Rowan Newton is a painter from South London. Growing up in metropolitan Brixton, surrounded by graffiti, Rowan was drawn to bold and vibrant imagery from an early age. His childhood appreciation for the street artist’s ability to transform unlikely spaces into pieces of art, echoes in his work today.
Rowan’s style reflects the dichotomies of the inner-city landscape. Using spray and oil paint, he creates pieces that are gritty, provocative, and full of character, with his tenacious use of bright colours. Rowan paints that which he finds beautiful, and so he often captures the confidence of women with equally confident brush strokes, but does not lose the delicateness of their femininity. His work is full of texture with splatter, drips, and layering complimenting the depth of his artistic subjects. Rowan’s process is a re-imagining of beauty and a representation of it in a whole new way. Find out more in the interview below and visit his website www.rowannewton.co.uk.
Whom do you look up to?
I’m not sure I look up to anyone really, and if I do it probably more people in the music world, such as Jay-Z. Growing up in Brixton south London, I feel I was raised on Jay-Z’s music and watched and observed how he made his moves to achieve his success. In the sense of endlessly pursueing your dream even if at first it is slow and hard work, communicating your narrative that you want to tell, and not waiting for others, whether that be galleries or agents, to expose your work but instead using the resources that are availble to you to get your work out there. Also in the sense of getting out there and meeting people and hustling together what ever money you can to then invest in your passion. So in regards to me that passion is art.
On a more artistically inspiring tip, I would say Will Barras, David Hockney and Jenny Saville.
Are there any personalities that have contributed to your successful career path?
Who or what has been the biggest influence on your way of thinking? There is an important team of people around me, consisting of all types of characters. No one person can achieve success in there field alone. It is a contribution of all the right people around you, allowing and pushing you to be the best at who you are. So there are too many to mention, but they know who they are.
In regards to my way of thinking, again it’s never just one person, but everyone you choose to communicate and interact with. Aside from that I’d say love has the biggest influence of how I think. It is important to me that us as humans try and do our best to look out for and listen to one another.
How did your art career start?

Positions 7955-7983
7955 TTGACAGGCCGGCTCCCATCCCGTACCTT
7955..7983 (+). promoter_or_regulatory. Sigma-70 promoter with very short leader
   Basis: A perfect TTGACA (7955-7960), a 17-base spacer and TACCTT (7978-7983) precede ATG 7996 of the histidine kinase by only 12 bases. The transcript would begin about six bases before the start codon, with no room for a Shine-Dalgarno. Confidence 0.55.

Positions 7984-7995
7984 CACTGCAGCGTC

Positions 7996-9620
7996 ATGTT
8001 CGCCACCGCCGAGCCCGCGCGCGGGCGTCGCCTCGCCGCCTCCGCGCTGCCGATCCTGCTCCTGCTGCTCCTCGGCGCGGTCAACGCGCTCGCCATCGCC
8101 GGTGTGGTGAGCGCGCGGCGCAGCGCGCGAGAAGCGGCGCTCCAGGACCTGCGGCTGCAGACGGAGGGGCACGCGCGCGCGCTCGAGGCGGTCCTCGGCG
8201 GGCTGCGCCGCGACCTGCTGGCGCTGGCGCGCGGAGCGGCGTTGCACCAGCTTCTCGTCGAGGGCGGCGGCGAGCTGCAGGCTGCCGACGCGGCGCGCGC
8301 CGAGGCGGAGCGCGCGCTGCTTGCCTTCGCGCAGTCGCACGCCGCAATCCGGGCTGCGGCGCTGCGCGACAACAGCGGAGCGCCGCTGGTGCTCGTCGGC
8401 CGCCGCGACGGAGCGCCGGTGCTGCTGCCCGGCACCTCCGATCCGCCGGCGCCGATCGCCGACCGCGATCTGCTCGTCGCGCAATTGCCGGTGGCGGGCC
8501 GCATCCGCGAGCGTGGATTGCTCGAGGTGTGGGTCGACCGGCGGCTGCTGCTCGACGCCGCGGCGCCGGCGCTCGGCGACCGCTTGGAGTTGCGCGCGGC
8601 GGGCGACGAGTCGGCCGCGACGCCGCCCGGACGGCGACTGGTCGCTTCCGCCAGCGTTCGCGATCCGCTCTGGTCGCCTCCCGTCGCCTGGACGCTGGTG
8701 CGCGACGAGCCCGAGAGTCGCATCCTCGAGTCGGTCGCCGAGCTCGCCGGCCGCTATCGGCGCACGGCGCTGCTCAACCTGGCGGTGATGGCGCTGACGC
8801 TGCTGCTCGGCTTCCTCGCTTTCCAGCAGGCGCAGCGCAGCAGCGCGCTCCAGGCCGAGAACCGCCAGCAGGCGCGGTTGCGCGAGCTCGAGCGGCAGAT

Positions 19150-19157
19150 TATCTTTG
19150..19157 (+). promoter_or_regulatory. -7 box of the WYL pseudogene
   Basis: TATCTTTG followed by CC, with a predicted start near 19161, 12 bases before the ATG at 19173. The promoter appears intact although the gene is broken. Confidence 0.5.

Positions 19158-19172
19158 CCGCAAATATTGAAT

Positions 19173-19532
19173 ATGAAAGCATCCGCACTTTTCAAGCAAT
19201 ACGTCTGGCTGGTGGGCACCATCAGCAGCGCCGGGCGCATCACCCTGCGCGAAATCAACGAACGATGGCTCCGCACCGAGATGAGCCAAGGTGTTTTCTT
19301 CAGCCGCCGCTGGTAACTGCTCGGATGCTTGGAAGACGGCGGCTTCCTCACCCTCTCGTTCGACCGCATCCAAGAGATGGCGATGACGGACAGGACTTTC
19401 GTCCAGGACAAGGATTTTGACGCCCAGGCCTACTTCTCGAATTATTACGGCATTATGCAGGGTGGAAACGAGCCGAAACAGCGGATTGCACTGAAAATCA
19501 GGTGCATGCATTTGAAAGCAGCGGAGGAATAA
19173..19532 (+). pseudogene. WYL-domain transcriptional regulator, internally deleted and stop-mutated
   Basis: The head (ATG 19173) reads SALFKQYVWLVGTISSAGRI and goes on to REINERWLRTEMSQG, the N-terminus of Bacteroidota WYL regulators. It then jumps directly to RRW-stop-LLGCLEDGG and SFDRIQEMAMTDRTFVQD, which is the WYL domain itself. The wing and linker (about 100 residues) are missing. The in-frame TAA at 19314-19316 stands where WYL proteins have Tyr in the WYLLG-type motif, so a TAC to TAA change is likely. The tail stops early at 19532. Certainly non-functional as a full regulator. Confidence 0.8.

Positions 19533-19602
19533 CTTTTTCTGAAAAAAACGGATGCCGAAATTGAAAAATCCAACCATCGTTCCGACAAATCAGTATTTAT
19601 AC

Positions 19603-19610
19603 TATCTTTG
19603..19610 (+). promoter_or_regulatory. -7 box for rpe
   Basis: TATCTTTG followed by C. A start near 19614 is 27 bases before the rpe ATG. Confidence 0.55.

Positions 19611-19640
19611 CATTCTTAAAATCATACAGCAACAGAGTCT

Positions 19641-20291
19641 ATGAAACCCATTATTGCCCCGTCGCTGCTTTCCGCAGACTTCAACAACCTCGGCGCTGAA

What made you want to become an artist? It was fairly organic to be honest. I was drawing obsessivley for as long as I could remember. I did a degree in Illustration, but once leaving Uni I moved into a large flat which had these huge bare walls. I couldn’t afford to buy any decent art to fill these walls with. So I went out and bought a load of canvas’ and cheap paint and painted my own works to hang on the walls. A lot of people came through my flat in those days, I threw big house parties etc. So before long, word got out and they were in front of the right person, who was an art agent and he took me on.
What was your favourite project and why?
I don’t really see anything as a project, they are narratives that I am trying to communicate through my work. In my head I have about the next 3 or 4 paintings planned out. So the painting that I am actaully painting is the most exciting, because I’m finally getting that idea out of my head and onto canvas.
How do you define creativity?
I don’t, I think that would be a dangerous thing to do. To me creativity is the ultimate freedom to create what you wish. When you try to define what that is, then we begin to loose that freedom.
What’s your personal motto?
Not really a quote or motto, but I strongly believe anything is possible and is all achieveable. If you are willing to work hard at your passion and invest your time and what money you have into it, you can achieve what ever you want, and take it to the point of no limits. But it will come at a cost of a lot of sacrificies and you have to decide whether or not it is worth those sacrifices. Most will decide not, and may not even be aware that they have made that decision, its only the few that are prepared to make those sacrificies that can take it all the way.
If you had one advice for someone seeking to live a creative life, what would you tell them?
Be prepared to make a lot of sacrifcies
What was the biggest challenge you’ve faced during your career as an artist?
I think the biggest challenge for any artist is to keep pushing forward and constantly evolving and progressing creatively with your work.
What do you know now that you wish you knew at 21?
To work harder and more consistently and to utilise the internet more, which at the time was just coming into prominence.
Is there anything for which you would be ready to give up your passion of art?
All images © Rowan Newton